Bush Tales by Maggie Ritchie
My dad had brought in graduates from Lusaka to teach in the new college, but they had to leave in a lorry in the middle of the night.
‘They didn’t have the right tribal scars on their faces to protect them from the witchdoctor’s bad medicine,’ Dad told the Jacobs when they came for a visit.
The farmer laughed and wrapped a big arm around Dad’s stiff shoulders. ‘Don’t worry my bru. There are plenty more college kids with fancy degrees. Not enough reliable farmhands, that’s my trouble. Forget about it. Have a cold one.’
The Jacobs had brought a case of beer for the grown-ups and biltong for us kids. Mrs Jacobs kissed Mum and settled down next to her on the verandah sofa; the men sat on the wicker armchairs. On the coffee table a tray held the Johnnie Walker Black Label, soda siphon, ice bucket and a silver box with stale cigarettes. Sitting on the red tiled floor, I chewed on a salty leather strip, my back against Mr Jacobs’ solid brown legs.
Fireflies spiralled through the blackness like sparks from a bonfire and bullfrogs pushed obscene croaks into the night. The women’s murmurings twined around each other and drifted out into the dark. The men’s rumbling voices were easier to hear – and their stories more gripping.
There had been a panga murder in the village the night before. A man from another tribe had come to study at the new college and had been sleeping with all the wives and girlfriends. He’d been chopped into little pieces.
‘They had to use a dustpan and brush to sweep him up,’ Mr Jacobs said.
‘Christ, what a country,’ Dad said.
Mr Jacobs laughed. ‘You’ll be all right, James, They’re like children. Just show them who’s boss, ja? Get yourself a gun and patrol the perimeter fence at night.’
‘I saw a snake today,’ my mum said, her voice thickened by whisky. ‘A green loop hanging off the verandah roof. It swung its head down, looked at me and hissed. Its mouth was black inside.’
‘Black mamba. You don’t want to mess with one of those,’ said Mr Jacobs.
‘I thought it was rather pretty,’ Mum said. ‘Come on kids, last one in bed’s a hairy egg.’
‘Oh, Mu-u-um! Why can’t we stay here with you? I’ll be really quiet, I promise,’ I said, looking up at her tired face. Her white hands around the glass were knuckled with ruby and gold rings from the bazaar. Her hair was piled high and stuck with hairspray. She was wearing a linen dress embroidered with gold and brown lilies. She looked elegant next to Mrs Jacobs whose large bottom and chest were covered up by her floral cotton frock.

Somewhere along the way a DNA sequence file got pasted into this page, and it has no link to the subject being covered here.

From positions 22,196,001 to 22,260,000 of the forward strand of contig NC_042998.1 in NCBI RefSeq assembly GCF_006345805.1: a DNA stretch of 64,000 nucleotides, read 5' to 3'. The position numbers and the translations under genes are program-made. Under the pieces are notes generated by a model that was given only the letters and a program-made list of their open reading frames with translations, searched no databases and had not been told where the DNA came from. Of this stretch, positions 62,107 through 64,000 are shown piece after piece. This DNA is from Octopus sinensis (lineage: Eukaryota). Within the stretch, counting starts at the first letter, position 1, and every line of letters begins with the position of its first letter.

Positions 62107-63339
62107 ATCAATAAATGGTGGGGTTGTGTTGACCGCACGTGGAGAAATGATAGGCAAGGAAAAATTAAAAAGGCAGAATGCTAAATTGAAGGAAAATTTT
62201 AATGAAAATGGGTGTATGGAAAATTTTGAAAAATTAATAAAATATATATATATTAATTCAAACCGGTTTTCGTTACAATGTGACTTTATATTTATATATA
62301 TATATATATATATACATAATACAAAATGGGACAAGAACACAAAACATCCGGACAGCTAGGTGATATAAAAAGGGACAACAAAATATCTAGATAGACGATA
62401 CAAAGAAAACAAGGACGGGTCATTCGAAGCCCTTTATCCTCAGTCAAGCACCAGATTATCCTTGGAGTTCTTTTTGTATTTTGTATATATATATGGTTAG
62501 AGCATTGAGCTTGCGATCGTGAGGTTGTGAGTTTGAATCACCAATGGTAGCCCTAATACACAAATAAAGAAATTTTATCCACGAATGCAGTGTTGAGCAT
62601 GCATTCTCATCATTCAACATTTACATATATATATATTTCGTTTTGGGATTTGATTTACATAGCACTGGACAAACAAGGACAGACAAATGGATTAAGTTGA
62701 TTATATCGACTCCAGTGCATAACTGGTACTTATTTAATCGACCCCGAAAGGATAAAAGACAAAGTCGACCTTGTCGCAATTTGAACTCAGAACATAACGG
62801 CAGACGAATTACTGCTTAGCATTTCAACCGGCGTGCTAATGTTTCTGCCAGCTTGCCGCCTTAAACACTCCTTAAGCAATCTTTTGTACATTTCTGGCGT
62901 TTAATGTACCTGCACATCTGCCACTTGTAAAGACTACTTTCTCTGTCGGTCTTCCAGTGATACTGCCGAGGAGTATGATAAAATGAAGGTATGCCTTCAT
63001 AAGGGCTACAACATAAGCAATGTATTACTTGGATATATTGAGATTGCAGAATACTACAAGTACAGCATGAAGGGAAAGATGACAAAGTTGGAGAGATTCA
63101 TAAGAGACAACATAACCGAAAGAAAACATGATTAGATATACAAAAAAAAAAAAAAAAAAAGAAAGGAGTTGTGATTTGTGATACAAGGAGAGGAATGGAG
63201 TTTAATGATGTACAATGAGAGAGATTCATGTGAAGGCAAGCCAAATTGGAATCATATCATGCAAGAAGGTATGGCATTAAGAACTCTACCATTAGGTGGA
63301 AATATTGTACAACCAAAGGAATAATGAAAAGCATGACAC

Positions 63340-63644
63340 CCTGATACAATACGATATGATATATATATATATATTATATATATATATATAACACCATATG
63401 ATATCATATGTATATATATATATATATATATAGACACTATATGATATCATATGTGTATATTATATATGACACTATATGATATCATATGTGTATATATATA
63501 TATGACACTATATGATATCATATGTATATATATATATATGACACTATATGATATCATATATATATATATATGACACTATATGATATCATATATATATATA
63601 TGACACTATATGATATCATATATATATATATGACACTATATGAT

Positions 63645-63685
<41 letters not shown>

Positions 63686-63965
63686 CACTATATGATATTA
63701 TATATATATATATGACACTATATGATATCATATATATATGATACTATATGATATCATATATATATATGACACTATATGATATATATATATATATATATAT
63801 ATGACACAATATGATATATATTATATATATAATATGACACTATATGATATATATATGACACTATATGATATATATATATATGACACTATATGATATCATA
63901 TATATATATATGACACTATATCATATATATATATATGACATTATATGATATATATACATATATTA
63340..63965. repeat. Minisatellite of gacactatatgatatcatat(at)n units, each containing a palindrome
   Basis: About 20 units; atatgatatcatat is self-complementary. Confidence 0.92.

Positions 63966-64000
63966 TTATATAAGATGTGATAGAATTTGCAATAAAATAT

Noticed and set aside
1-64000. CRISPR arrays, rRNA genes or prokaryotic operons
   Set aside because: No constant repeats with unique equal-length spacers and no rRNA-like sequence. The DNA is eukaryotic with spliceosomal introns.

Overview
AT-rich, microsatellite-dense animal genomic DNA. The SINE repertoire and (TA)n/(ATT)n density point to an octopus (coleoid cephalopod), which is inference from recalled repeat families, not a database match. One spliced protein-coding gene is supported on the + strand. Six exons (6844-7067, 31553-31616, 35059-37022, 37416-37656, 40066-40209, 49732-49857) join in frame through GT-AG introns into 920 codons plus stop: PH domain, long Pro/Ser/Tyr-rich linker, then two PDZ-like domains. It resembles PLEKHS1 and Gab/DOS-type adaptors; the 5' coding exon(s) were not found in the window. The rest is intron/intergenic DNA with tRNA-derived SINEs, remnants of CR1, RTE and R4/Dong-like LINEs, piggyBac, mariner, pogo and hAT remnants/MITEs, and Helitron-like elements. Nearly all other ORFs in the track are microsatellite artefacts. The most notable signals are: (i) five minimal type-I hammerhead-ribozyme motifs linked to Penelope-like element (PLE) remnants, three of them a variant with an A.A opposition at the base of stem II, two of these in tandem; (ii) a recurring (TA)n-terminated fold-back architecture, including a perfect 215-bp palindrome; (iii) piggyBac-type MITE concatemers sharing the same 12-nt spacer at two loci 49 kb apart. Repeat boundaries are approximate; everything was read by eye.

‘Come on, Lizzie,’ my brother said. He had been hanging around Mum’s neck, chewing on a strand of her long auburn hair he’d pulled free. He held out his warty, ink-stained boy’s hand and pulled me to my feet. ‘I’ll race you. I’ve got a brilliant trick we can play on Annie.’
‘Now, John, what have you got up your sleeve? She’s only a baby and I don’t want you playing tricks on her,’ Mum said, picking up my sister, a sleepy two-year-old with a tousled mop of white-blond hair that defied any brush.
My brother stood on one leg in his khaki short-sleeved shirt and shorts, one bare foot resting on the other. He leaned his sun-bleached head to one side, trying to look innocent, struggling to wipe the lopsided grin off his face. One of his front teeth had been chipped when he hit it with the back of a hammer. He’d been building a tree house ten feet up the tallest tree, the one with the smooth trunk that was hardest to climb.
‘Oh, nothing, Mum, I was only kidding. Come on, Lizzie. Last one in bed’s a hairy egg with purple spots and green snot.’
With a squeal I ran after him, my skinny legs and arms flailing in happy panic as I tried to keep up.
‘Children! What do you say to Mr and Mrs Jacobs?’ Mum said.
‘’Night, Mr and Mrs Jacobs, thank you for the biltong,’ we sang before racing off.
At the bedroom door, John stood laughing and panting. He ducked my blows and headed off to his room. I had changed into my nightie and was under the covers when he came back in his pyjamas to hover at the door. Mum came in with the baby and climbed into the double bed next to me, Annie snuggled up at one side and me at the other.
John said, ‘If you like I could get in too and make sure the girls are all right.’
‘Just until the wee one falls asleep, then,’ Mum said.
She read us our favourite scary story about horrible creatures called the Hobias who sneak into an old couple’s cottage. Their little dog, Toby, frightens them off with his barking until the old man ties up his mouth. The Hobias come back and cut up Little Dog Topy with their axes and put him in a sack. Inside, where they’d cut off his arms and legs, he was all yellow, like a sweet potato.